Breaking the Law of Averages, Part 1: Why it’s so difficult to “even out” your speed

Sometimes we math-and-physics folks forget that things we think are simple aren’t as easy for literary scholars and violin prodigies. Our focus on math and physics causes us to lose perspective on many other things.

This was proven twice in the same problem recently when I got into a discussion about cycling performances in the Tour de France with a friend of mine who teaches English. He was perplexed by an article on Bicycling magazine’s website about the relative physical abilities of average and professional cyclists. He thought the writer didn’t give amateur cyclists enough credit when he wrote that “average” cyclists would only ride about 9-10mph over hilly terrain, while a professional would clock in between 21-25mph.

“No way,” he said. “An average cyclist would average more than that, because he would still descend faster.”

It sounds like a very reasonable argument. What goes up typically comes down, and while many grand tour stages finish on climbs (thereby robbing climbers of their richly deserved descent), you would assume that on the whole things generally even out. Despite going less than 10mph up a hill, if your handling skills are up to snuff you can probably hit 40mph or more on a steep enough hill. If the climb and the descent are equal, that means we just take the average of 10 and 40. 10 + 40 = 50. 50 divided by 2 is 25. Our amateur hits an average of 25mph! He’s right up there with the pros… right?

Not quite. The math is right, but there’s an error in observation. Let’s try it again with a hypothetical situation.

Let’s assume we have a 10-mile climb up a reasonably steep hill. Once we get to the top, we turn around and come back. We have a skilled cyclist of average strength who pedals up at 10mph. He can then bomb down at 40mph. Let’s break it down in parts and see what happens.

He goes 10 miles at a speed of 10mph. The first half of the trip takes him 1 hour.

He goes downhill for 10 miles at 40mph. The second half of the trip takes him 15 minutes.

His total distance is 20 miles. His total time is 1 hour and 15 minutes, or 1.25 hours.

20 miles divided by 1.25 hours is the same as 16 miles in 1 hour, or 16mph.

If you have a copy of my new book FASTER, you can flip to the section of the bike chapter about weight and aerodynamics to see the influence of hill incline on your performance, or if you log your rides on a program that estimates your power (or, even better, if you have a power meter!) you can get an idea of what it would take to ride 10mph for 10 miles up a 5% grade.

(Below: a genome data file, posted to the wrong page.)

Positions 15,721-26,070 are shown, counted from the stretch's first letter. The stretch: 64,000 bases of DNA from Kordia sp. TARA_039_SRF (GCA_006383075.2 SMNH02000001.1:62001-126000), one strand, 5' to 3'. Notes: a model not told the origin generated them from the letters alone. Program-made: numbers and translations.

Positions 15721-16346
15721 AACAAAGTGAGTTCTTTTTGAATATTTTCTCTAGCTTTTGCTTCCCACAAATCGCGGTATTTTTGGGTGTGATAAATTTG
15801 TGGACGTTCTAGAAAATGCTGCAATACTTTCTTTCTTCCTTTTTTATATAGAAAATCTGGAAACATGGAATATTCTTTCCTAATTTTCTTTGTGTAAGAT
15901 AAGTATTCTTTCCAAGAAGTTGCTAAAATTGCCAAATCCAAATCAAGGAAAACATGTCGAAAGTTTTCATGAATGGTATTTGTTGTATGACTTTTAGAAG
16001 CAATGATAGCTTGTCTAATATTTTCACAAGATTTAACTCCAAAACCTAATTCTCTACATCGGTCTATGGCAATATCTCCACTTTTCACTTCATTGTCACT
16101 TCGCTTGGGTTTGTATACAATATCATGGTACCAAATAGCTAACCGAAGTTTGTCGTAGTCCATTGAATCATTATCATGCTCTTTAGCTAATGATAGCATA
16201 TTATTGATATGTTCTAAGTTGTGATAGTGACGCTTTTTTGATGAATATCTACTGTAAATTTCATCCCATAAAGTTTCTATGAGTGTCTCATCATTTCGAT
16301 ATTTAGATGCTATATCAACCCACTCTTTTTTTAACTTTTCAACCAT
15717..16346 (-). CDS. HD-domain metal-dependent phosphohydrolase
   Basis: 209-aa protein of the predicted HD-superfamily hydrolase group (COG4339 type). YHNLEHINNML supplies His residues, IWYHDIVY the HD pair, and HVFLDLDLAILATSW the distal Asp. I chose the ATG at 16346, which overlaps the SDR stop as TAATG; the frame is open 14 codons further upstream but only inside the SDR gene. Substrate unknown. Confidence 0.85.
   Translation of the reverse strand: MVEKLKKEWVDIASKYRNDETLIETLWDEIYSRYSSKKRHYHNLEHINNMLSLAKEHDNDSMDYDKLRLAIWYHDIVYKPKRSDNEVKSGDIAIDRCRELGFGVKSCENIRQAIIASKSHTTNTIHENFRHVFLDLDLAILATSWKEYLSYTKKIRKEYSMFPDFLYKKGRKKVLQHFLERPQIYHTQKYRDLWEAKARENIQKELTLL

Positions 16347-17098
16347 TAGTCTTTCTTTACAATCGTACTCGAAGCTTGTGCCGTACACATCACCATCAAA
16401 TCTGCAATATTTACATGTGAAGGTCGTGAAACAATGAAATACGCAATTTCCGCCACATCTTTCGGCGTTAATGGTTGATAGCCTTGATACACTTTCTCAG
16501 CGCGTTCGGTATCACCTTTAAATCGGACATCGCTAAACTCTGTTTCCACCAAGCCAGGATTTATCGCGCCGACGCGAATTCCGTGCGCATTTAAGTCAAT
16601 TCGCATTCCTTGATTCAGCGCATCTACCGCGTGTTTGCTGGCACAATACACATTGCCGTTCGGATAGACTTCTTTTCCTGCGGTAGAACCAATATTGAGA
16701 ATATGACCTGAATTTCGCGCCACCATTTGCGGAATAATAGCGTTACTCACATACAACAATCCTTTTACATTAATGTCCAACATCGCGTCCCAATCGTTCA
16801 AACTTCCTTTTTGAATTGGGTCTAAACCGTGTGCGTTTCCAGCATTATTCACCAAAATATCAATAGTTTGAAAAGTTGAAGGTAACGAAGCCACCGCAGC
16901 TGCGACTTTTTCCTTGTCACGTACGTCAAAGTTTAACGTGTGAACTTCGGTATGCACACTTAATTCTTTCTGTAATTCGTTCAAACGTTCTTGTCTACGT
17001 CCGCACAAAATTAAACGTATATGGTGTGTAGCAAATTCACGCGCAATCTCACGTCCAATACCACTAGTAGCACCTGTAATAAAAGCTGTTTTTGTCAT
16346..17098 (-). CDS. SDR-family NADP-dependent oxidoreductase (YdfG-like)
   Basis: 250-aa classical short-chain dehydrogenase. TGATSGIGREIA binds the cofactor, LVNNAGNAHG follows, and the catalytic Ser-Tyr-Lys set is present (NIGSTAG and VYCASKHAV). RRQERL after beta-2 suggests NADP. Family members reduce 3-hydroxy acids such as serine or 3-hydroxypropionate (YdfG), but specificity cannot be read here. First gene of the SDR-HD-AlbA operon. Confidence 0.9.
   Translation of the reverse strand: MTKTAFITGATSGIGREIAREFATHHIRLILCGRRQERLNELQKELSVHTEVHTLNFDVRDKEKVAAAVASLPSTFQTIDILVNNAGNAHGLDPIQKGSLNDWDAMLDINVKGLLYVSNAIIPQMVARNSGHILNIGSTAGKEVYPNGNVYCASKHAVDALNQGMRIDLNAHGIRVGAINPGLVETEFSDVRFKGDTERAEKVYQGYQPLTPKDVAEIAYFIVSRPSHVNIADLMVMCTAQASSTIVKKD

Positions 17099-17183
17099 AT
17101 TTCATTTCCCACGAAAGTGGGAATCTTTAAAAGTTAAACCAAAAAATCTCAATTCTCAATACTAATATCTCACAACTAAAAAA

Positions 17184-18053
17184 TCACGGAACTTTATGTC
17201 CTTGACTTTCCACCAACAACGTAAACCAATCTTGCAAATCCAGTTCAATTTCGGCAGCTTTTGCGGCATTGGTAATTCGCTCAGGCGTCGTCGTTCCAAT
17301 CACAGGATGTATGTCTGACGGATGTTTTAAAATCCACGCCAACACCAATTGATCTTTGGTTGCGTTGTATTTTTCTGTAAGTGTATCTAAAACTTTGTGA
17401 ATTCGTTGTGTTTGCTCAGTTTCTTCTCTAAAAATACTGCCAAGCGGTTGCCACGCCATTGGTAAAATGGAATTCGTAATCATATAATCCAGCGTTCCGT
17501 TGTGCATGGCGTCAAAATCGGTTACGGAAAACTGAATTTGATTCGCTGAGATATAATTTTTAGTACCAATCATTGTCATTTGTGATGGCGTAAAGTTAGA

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The point is that it’s very difficult for many of us average folks to go much faster than that for any real distance. The pros really aren’t “making up” for any lack of speed on the climbs by zooming down the hills. To achieve that average velocity, they really have to work to keep their speed high on the climbs.

This is an especially important principle to keep in mind when riding your bike during a triathlon. How many times have you heard someone talk about “riding hard” into a headwind on a course, and then “taking advantage of the tailwind” on the way back? Probably as many times as you’ve heard someone say the exact opposite.

What forces are actually at work here? As with all things in aerodynamics, it’s not as simple as you might think. We’ll advance this principle just a bit and tackle the subject of headwinds and tailwinds in part 2.

As a special note, I hate that I didn’t discuss this further in the book. It did not occur to me that this little “math trick” would escape so many people. My head was buried so deep in calculus and Ph.D. papers that I didn’t see this part of the bigger picture.

One of the greatest things about triathlon is that we as athletes love to share the experience, though. In this case, I think I learned more from my English teacher friend that he did from me, and now the information is here for everyone to benefit from.

If you’re interested in getting faster, you’ll be fascinated by FASTER: Demystifying the Science of Triathlon Speed. In Faster, astronautical engineer and triathlon journalist Jim Gourley explores the science of triathlon to see what truly makes you faster—and busts the myths and doublespeak that waste your money and slow down your racing. With this knowledge on your side, you can make simple changes that add up to free speed and faster racing.


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